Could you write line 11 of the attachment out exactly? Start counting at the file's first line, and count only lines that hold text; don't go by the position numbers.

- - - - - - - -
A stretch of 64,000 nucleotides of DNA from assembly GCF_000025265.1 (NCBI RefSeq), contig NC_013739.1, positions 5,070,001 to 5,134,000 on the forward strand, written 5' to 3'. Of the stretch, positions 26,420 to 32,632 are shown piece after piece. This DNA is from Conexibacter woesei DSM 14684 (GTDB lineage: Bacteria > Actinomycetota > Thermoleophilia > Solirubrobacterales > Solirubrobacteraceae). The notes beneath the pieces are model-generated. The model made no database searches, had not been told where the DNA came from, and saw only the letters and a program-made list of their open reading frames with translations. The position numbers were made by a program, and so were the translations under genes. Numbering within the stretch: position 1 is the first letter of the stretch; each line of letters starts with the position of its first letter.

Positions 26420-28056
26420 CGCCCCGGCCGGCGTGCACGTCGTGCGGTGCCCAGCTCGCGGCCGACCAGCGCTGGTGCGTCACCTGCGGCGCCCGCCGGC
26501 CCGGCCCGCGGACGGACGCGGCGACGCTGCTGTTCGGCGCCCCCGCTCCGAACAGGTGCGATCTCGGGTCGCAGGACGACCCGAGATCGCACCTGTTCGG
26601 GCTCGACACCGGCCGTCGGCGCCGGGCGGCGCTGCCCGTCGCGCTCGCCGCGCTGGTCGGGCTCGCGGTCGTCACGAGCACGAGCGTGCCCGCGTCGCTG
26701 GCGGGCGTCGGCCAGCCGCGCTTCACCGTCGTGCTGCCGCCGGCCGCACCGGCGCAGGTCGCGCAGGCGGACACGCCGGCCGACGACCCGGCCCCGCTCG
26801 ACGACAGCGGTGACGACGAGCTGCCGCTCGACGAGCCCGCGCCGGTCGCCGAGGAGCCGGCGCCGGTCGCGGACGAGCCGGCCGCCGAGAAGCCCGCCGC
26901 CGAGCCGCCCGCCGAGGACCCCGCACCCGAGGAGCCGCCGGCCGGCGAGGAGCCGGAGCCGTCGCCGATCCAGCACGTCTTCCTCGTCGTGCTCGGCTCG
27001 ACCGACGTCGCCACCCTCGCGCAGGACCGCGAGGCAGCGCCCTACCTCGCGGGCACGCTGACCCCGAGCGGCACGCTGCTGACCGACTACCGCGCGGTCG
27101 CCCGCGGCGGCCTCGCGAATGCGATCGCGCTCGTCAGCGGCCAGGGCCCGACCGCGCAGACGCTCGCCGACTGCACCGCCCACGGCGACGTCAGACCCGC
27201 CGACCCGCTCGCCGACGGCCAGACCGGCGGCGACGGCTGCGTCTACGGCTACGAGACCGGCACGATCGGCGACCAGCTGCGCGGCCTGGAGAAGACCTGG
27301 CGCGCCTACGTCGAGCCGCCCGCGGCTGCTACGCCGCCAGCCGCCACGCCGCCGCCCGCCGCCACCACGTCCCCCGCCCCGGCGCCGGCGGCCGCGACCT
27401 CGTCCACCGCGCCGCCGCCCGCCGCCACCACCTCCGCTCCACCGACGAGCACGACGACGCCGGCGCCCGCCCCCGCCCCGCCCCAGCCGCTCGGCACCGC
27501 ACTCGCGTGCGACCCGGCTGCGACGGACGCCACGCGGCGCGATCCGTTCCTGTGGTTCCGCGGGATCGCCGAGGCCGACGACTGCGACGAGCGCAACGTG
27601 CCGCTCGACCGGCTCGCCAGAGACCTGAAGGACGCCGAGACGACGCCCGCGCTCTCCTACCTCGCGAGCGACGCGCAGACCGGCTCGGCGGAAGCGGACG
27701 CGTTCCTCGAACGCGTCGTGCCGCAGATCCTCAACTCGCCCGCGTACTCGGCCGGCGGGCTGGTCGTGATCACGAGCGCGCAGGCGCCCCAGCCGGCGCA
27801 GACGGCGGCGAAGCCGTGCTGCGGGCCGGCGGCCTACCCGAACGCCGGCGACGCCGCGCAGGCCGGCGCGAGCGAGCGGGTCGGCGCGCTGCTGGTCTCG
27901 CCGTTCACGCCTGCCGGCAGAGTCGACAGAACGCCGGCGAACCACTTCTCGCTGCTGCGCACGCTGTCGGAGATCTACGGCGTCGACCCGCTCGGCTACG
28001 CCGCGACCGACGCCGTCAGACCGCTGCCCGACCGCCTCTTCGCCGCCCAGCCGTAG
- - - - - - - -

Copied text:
27201 CGACCCGCTCGCCGACGGCCAGACCGGCGGCGACGGCTGCGTCTACGGCTACGAGACCGGCACGATCGGCGACCAGCTGCGCGGCCTGGAGAAGACCTGG